Starring Jeremy Renner. Rated 18A
Perhaps it’s a good thing that Taylor Sheridan’s Wind River comes to us during one of the hottest summers on record. After watching this bleak slice of Wyoming winter, set to Nick Cave and Warren Ellis’s beyond-haunting score, you need a little warmth. It’s the subject matter that chills the most, from the opening scene of violence on a frost-encrusted Indigenous reservation to a harrowing end title about missing Native American women that hits close to home.
The celebrated screenwriter of modern masterpieces like Sicario and Hell or High Water, Sheridan shows a strong talent for direction, too, displaying the style and complexity he needs to best tell his story—a tale that might read like a rote murder mystery in anyone else’s hands.
After a breathless opening where a woman futilely runs for her life barefoot through the snow, we cut to Cory Lambert (Jeremy Renner), a Wildlife Service tracker, aiming his shotgun at a pack of wolves stalking farmers’ sheep.
He’s an expert at hunting down wild beasts through the snow, which prepares him mightily for helping rookie FBI agent Jane Banner (Elizabeth Olsen, finding the right balance of tough and naive) track the predators who killed the woman.
Unlike Banner, Lambert knows the reservation and the poverty and drug problems that plague it. As portrayed in Renner’s deepest performance to date, he also bears sad secrets beneath his tough hunter exterior.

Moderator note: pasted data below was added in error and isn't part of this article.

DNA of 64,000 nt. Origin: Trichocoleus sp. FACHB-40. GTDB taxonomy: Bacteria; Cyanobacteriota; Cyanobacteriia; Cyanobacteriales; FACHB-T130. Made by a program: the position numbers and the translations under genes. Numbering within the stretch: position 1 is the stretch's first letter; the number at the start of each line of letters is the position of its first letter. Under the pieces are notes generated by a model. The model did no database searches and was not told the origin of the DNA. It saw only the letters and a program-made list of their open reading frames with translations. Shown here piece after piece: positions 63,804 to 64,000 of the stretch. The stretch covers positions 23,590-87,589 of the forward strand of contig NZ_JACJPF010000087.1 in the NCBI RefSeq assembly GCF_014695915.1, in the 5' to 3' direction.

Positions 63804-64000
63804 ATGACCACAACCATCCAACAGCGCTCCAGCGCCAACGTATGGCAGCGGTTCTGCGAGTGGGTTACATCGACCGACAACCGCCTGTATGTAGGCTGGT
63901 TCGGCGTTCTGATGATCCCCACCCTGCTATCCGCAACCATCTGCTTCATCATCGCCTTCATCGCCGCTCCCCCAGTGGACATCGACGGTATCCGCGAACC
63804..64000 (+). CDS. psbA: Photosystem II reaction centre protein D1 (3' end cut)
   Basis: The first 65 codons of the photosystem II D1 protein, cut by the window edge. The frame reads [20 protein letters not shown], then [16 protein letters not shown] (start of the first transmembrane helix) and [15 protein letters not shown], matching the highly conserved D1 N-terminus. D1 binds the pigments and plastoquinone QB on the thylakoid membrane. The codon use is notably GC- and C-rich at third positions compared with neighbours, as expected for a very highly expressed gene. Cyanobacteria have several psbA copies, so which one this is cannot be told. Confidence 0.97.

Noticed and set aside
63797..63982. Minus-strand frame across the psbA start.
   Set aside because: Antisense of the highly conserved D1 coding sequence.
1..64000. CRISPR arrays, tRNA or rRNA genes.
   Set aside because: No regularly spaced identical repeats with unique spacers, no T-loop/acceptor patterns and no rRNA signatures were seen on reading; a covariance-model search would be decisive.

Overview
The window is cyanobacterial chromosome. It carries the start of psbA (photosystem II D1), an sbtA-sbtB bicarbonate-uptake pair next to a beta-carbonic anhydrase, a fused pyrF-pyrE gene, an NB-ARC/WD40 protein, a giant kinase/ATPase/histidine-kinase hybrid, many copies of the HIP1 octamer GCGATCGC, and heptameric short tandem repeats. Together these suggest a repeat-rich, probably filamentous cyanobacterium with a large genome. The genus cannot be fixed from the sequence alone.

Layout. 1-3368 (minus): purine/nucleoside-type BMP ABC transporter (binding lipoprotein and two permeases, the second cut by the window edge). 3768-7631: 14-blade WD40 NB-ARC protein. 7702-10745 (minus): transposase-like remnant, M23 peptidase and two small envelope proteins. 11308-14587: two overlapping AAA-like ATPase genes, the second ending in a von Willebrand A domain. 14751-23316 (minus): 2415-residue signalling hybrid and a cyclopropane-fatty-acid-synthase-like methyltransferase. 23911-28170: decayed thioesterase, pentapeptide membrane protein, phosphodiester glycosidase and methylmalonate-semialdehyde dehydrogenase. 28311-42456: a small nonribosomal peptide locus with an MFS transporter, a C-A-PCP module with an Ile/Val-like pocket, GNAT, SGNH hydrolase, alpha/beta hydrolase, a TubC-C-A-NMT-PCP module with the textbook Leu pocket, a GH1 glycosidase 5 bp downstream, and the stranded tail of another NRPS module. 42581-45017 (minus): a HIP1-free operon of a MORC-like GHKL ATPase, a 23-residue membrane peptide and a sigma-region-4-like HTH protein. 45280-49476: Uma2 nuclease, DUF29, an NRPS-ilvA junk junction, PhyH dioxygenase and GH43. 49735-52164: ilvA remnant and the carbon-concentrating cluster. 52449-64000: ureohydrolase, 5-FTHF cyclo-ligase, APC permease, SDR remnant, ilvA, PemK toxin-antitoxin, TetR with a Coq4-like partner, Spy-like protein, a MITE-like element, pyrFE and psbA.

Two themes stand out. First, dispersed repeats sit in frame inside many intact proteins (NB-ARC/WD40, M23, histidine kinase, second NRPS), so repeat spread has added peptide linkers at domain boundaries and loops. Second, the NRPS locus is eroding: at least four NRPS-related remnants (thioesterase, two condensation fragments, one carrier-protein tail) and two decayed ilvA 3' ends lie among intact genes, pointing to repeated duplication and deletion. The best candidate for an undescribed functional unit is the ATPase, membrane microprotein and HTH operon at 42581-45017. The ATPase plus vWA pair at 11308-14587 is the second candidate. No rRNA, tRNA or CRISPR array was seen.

Sheridan, too, shows an understanding of the Rez. In one moving scene, he shows a bereaved father who paints his face in traditional colours, but doesn’t know what to do from there: “There’s no one left to teach me.” The ever-exasperated (and excellent) Graham Greene, as the reservation sheriff, says to Banner with a shrug that there’s no such thing as “backup” here; “This is the land of ‘You’re on your own.’ ” And it’s not by accident that the oil rigs leasing the land up the road are owned by rich white guys from Texas.
It’s these themes that enrich Wind River, even in the unrelenting tension and violence of its climax. The mystery, when it’s solved, rewards every ounce of dread that’s been built up.
In the end, Sheridan’s most meaningful act may be to frame the woman we see running at the beginning of the film as not a victim, but a warrior—as part of a larger group of fighters who have survived the odds. This surprisingly contemplative murder thriller poses cold, hard questions. What does it mean to be a survivor? Where does the will to survive come from? And how far could you run in the snow barefoot?